The risk of localized flash flooding continues through the end of the week over part of the interior West.
Cities at risk for flash flooding during the random storms include Las Vegas, Phoenix, Tucson, Flagstaff, Albuquerque, Salt Lake City, Cedar City in Utah and Riverside, Calif.
According to Western Weather Expert Ken Clark, "An upper-level disturbance drifting in from the Pacific will focus an already in place flow of tropical moisture, known locally as the monsoon."
The end result will be more numerous and locally, extra-drenching showers and thunderstorms from interior California to New Mexico, northward to Utah and Colorado.
The storms will tend to favor, but not be limited to the high ground.
Isolated downpours can quickly flow downhill, causing canyons and arroyos to quickly fill with water.
The spotty downpours can also lead to debris flows in recent burn areas.
While area residents will welcome any non-destructive rainfall, a number of the storms will bring little or no rainfall, frequent lightning strikes and the risk for new wildfires.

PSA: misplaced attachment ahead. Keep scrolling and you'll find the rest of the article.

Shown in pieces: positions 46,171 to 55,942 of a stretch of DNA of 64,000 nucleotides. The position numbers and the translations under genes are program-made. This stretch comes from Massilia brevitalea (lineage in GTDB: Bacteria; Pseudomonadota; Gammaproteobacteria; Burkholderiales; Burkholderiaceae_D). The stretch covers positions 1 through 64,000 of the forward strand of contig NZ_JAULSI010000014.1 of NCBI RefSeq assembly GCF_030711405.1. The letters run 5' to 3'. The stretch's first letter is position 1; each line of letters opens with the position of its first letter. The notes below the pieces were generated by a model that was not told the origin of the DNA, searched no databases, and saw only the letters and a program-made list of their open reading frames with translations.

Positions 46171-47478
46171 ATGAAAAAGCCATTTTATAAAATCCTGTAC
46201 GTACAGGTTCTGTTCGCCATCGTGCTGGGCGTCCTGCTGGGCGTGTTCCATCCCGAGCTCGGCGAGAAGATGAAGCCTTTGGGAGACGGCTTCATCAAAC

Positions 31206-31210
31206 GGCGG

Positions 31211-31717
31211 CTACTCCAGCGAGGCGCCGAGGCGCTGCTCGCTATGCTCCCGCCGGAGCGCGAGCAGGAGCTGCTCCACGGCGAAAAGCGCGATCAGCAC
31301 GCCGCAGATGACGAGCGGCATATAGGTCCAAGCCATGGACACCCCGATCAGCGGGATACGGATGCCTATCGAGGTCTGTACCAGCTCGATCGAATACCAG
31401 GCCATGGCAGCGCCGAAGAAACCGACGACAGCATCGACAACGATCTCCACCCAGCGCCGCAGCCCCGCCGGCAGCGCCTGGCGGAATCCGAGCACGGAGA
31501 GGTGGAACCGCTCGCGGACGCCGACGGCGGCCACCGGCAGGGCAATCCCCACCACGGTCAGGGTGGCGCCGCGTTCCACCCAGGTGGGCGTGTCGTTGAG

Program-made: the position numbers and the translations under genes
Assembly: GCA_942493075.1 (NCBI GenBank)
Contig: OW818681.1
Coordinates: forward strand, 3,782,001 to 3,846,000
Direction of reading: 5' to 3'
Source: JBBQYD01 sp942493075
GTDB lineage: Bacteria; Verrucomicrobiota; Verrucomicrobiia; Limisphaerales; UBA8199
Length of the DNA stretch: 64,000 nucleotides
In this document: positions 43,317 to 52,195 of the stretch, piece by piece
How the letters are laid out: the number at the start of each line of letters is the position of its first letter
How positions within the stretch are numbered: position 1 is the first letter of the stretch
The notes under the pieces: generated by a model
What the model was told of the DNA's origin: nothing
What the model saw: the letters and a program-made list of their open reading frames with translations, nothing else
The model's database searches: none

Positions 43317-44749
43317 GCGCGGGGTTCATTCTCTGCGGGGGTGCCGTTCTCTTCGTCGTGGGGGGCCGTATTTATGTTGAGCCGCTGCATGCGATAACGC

"By the end of the week the storms will consolidate farther to the east and south over the Four Corners states as drier air invades from the north and west and the disturbance pushes inland," Clark added.
At such time the risk for flash flooding in Las Vegas and Phoenix will have ended.
Meanwhile, a stalled front will continue to bring rounds of drenching thunderstorms and the risk of flash and urban flooding to parts of the southeastern U.S. this week.
A stretch of dry weather across Germany will continue for much of the week ahead across Germany resulting in continued pleasant conditions for Oktoberfest.
A tropical wave is likely to become the Atlantic Basin's next tropical storm as it approaches or crosses the Caribbean Sea later this week.
Bouts of wet weather will frequent the northeastern United States during the last full week of September.
Typhoon Megi will threaten lives and property across Taiwan and eastern China into the middle of the week.
Flooding downpours will continue to cause problems in southern Texas into Monday night.
The final day of September will bring a rare lunar event that hasn’t occurred since March of 2014, a Black Moon.
Dakotas & Minn. (1942)
26th-28th, severe freeze with temperature of only degrees F. at Parshall, N.D.
N.E. United States (1950)
Blue sun and moon from forest fires in British Columbia.
San Diego, CA (1963)
111 degrees, highest temperature ever recorded.